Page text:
Sunday, November 13, 2016

The approach of the Holidays

The holiday season is approaching, which means we will be spending an increased amount of time with family and loved ones. While these times are often lovely, they can be a cause of great distress too. It helps, as Thanksgiving approaches, first, to consider how we will manage the visit with great care and healthy boundaries.

Suppose you’re a relative is visiting and wants to help prepare the meal - just like last year and the year before, but this person interrupts your routine and occasionally takes over. The person acts out of goodwill but is often off-target of your expectations.

To prevent this, let the person know as early as this weekend that you have specific tasks you would like the person to do at particular times so you may maintain the orderly flow of your home. It gives valuable input on helpful ways to contribute, rather than pitching in as one thinks best. It also gives the person something to look forward to doing and then feeling pleased about one’s successful involvement.

Over-communicate about your boundaries and expectations. Be as firm as you can with kindness and let the person know what you want. If the person does not accept “no” for an answer, simply say “stop.” People hear “stop” differently from “no.” For some, “no” means “yes,” but “stop” means “stop.” Express your feelings to the person about their behavior and ask them if they will “stop” for your sake. A person might get offended, but remembering they are offending you if they do not stop. Be kind to the person and let them know that it comes from a loving place.

Set the routine around the house. Communicate in advance when you want people to arrive and the time for them to leave. If you want help with dishes, ask specific people to help you with this task. Give to the work-avoidant person a simple job to keep them out of the flow of activities.

If you want to eat at the table without television distractions, do let your guests know the television will be turned off fifteen minutes before mealtime. You know it will take them a while to move from the TV room to the dining room table.

It might feel odd to communicate these activities to others if you have not ever done it before, but you will be pleased with the results. Don’t feel bad about it. Get done what you need to make the whole effort enjoyable for you and your guests. You will not feel officious and you do not have to do all these things on Thanksgiving Day. Simply begin to move towards communicating what you want and need for the holidays. As you get into this custom and people learn of your boundaries, you all will feel much happier because expectations are clear.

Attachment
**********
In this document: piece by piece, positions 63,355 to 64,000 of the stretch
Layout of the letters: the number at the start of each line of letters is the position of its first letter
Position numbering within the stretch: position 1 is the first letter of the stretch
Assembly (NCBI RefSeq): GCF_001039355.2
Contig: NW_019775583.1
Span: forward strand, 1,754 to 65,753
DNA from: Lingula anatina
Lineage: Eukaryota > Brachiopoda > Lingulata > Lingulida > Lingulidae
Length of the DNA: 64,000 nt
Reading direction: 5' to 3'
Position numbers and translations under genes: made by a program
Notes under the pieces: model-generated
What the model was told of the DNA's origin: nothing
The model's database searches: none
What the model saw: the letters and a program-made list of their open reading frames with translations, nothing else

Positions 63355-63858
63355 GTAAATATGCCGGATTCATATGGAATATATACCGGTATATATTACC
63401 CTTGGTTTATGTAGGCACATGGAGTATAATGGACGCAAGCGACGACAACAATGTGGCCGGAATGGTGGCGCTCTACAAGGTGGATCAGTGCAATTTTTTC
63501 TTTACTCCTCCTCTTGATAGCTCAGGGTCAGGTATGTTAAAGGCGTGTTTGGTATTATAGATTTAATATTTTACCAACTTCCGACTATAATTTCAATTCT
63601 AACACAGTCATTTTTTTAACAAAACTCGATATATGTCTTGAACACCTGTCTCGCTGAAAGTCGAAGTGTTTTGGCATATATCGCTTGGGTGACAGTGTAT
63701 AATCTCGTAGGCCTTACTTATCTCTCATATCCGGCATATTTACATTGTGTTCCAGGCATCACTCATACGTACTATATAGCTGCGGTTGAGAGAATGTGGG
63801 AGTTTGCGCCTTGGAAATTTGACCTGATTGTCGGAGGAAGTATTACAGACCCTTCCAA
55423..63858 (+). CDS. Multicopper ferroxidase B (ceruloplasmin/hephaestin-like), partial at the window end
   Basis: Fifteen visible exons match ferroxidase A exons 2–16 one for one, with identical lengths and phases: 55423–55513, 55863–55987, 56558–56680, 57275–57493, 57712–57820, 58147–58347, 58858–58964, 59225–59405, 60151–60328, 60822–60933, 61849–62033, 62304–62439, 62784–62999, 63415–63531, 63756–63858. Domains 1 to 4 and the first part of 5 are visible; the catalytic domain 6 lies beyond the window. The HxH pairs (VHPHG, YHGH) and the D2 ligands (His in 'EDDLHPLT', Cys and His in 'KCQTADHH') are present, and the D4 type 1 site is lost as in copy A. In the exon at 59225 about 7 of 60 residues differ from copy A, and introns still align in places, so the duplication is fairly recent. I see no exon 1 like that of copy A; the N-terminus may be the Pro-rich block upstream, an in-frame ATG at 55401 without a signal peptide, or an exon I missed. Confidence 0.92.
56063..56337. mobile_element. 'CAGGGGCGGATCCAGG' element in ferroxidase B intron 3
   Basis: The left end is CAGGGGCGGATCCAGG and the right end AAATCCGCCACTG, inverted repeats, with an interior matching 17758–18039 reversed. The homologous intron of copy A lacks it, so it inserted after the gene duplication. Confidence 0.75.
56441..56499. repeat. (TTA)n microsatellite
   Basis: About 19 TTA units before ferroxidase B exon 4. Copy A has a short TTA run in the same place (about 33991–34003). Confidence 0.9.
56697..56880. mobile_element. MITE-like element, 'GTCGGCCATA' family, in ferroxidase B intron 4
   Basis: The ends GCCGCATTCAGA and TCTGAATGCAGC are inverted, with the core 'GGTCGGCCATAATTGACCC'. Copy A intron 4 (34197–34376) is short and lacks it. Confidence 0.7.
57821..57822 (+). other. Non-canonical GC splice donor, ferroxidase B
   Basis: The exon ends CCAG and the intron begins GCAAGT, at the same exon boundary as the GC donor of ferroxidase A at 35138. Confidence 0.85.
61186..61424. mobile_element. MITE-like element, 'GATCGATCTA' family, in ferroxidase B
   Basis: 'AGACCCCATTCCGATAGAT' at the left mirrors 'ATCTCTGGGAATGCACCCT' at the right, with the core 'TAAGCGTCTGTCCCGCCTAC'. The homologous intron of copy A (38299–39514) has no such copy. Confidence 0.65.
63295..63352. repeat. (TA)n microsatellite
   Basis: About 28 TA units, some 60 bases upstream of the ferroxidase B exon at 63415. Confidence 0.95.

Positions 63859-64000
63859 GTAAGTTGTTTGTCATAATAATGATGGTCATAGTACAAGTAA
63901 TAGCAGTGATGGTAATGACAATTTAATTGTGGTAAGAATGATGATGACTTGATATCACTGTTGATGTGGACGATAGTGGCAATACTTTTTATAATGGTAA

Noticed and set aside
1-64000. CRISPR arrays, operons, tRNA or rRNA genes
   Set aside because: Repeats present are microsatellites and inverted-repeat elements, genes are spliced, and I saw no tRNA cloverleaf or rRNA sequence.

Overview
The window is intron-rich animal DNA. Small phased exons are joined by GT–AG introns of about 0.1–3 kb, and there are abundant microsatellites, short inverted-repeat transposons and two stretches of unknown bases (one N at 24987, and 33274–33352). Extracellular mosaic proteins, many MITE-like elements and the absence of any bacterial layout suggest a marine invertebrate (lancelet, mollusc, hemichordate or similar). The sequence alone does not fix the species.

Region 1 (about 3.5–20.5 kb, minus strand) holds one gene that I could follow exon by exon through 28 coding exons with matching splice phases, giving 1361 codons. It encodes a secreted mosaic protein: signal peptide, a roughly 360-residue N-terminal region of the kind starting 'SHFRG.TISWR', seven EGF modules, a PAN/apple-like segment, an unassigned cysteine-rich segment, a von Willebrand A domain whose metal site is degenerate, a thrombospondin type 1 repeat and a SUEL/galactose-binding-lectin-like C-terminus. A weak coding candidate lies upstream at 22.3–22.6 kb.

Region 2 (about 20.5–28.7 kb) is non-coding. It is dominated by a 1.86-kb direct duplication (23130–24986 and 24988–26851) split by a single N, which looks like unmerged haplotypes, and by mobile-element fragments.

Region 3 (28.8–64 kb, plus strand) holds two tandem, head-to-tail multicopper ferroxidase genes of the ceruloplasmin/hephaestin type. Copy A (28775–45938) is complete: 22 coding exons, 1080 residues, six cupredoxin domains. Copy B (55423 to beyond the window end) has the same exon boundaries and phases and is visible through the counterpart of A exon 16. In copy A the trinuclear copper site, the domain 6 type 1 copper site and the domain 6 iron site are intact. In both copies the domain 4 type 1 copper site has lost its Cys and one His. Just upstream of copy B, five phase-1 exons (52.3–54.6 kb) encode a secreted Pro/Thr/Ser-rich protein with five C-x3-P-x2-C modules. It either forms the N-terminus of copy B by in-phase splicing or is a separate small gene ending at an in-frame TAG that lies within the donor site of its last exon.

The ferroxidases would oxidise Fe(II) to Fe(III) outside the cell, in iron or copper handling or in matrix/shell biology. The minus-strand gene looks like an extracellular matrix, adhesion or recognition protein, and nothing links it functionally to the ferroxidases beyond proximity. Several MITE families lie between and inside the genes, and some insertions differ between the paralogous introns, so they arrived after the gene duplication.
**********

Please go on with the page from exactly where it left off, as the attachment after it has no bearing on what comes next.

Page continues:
Incorporate meaningful rites and customs. If you want to remember a deceased family member or loved on a specific day, let people know in advance that you intend to do it in a specific way. Put together a pray sheet so others know what is coming and find ways to incorporate their thoughts and feelings.

Be as specific as possible about what you would like someone to bring to the meal. The worst advice is: "Surprise me." The best is being specific. To ask someone to bring "cheese and crackers" does not communicate your expectations well at all. Instead, ask someone to bring precisely what you want: 1/2 pound of Vermont Cabot Swiss Cheese and two boxes of Nabisco Wheat Thins with parmesan peppercorn cheese flavoring. Take the surprise element out of it and ask for what you want.

Watching weight. We overeat at Thanksgiving because everyone wants us to eat what they bring. Make certain to communicate your meal expectations to others so you can respect your desires and you can lessen the offense they may feel. You are not responsible for the feelings on others. Negotiating food boundaries is important. The hardest part is communicating your needs in a way that you are heard and respected.

Enjoy the holiday – as stress free as you can make it.

Many blessings to you.

Fr. John